Over at the consistently interesting EnergySavvy.com, they’ve got a neat little post about the kind of cues that increase people’s participation in energy savings programs. They are helping the Department of Energy pilot test the new national Home Energy Score.
You can read their post for all the details; I’ll just pass along the conclusions. Not surprisingly, the things that work are all about increasing emotional and social relevance:
- Keep it simple: Simpler, friendlier language and less data always “won” our A|B test cases. In an industry full of building science nerds (and we use that term affectionately), we’ve all got to fight the urge to overwhelm homeowners with technical details and data. Research by Columbia University professor Sheena Iyengar showed a correlation between the number of 401K plan choices that employees at a company had with their participation rate: the more plan choices they had, the lower the participation rate was in any of the options.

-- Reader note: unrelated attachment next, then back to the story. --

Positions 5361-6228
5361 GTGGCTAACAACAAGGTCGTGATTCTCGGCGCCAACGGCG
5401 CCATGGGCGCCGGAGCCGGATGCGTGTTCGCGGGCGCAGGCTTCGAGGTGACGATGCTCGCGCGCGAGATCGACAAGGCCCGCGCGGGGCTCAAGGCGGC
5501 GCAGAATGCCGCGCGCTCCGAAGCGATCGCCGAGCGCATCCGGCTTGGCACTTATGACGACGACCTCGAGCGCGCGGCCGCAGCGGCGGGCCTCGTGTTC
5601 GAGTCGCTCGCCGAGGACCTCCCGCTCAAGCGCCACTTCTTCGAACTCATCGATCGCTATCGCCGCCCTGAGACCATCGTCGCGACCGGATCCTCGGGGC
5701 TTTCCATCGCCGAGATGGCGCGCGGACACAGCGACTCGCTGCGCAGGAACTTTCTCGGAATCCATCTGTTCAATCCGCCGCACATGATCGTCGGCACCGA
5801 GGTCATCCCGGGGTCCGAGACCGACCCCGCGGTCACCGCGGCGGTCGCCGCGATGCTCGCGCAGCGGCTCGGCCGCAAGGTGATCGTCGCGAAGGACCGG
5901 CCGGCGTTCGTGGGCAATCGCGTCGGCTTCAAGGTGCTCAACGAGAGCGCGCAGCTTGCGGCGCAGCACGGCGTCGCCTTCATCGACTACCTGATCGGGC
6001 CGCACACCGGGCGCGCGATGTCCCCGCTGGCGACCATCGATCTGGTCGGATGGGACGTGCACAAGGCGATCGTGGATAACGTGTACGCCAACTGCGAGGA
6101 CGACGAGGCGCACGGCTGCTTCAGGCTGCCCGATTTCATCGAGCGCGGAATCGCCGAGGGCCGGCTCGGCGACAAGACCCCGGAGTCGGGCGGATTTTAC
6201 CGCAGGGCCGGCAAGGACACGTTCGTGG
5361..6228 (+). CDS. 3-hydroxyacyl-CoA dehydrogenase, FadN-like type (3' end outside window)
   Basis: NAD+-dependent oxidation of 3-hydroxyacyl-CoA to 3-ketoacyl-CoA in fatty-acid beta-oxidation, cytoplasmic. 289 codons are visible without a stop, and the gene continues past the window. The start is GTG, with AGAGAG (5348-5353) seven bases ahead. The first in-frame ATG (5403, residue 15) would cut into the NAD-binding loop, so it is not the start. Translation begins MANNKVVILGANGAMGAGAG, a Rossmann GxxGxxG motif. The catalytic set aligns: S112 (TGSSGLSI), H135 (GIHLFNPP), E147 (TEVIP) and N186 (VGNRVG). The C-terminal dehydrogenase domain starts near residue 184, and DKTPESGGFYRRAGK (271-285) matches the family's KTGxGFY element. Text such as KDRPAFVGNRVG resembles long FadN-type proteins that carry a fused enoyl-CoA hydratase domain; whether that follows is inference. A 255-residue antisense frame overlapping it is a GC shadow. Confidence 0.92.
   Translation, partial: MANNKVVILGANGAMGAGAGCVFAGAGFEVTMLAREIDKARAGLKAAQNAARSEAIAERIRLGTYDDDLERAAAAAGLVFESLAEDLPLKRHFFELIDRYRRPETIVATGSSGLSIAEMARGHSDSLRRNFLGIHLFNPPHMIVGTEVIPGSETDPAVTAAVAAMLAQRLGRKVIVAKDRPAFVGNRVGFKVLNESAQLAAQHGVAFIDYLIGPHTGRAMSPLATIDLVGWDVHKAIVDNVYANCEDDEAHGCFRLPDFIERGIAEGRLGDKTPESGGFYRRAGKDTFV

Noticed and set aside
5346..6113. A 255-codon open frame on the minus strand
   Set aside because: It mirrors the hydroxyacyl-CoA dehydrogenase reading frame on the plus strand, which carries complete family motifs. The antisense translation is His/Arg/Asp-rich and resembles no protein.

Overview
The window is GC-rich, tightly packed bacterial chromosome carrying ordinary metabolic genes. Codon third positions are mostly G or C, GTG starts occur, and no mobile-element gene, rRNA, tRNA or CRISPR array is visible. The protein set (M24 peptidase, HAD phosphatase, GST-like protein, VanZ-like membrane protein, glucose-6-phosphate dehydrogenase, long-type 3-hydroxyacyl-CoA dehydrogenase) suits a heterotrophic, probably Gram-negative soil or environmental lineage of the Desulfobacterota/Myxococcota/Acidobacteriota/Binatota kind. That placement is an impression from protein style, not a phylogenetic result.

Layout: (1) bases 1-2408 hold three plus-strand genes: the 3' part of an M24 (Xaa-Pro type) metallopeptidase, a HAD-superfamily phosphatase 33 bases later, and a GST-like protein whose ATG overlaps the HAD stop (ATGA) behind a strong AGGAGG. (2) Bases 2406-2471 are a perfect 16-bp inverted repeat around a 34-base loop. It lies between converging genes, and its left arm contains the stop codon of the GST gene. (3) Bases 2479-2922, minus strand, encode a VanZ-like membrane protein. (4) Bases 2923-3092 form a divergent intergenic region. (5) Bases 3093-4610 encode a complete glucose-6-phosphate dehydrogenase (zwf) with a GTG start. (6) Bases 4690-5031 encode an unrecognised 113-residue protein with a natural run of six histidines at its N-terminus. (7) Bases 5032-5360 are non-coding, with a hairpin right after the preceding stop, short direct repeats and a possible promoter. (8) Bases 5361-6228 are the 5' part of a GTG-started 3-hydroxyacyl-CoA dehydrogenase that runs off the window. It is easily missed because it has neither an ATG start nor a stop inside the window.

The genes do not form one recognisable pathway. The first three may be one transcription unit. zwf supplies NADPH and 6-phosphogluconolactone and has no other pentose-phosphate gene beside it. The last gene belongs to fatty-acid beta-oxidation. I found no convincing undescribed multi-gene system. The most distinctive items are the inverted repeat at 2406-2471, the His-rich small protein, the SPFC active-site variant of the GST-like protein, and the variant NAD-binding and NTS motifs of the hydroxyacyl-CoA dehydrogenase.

- Personalize: Personalized language (“Your Home” and “Efficient Homes in Your Neighborhood” for example) and visuals performed well in our tests. It works to convince hotel guests to reuse their towels: “Other people who stay in this particular hotel room reused their towels at least once during their stay.” Maybe it’ll work to encourage home energy efficiency work.
- Make it Long-Term: Given multi-year measure lives of most energy efficiency improvements and the average tenure of homeowners, it seems legitimate to show a five-year savings estimate (at least!). While behavioral economics studies do show that people aren’t always motivated more when they are given more money, the fact that people were more motivated by the five-year savings number than the equivalent annual savings number fits with documented social psychology research. (In one study, subjects were willing to switch telephone providers for an average of $56 savings per year when the savings were presented as an annual number. But when the savings were presented as a monthly number, the average needed to be $11/month — the equivalent of $132/year!)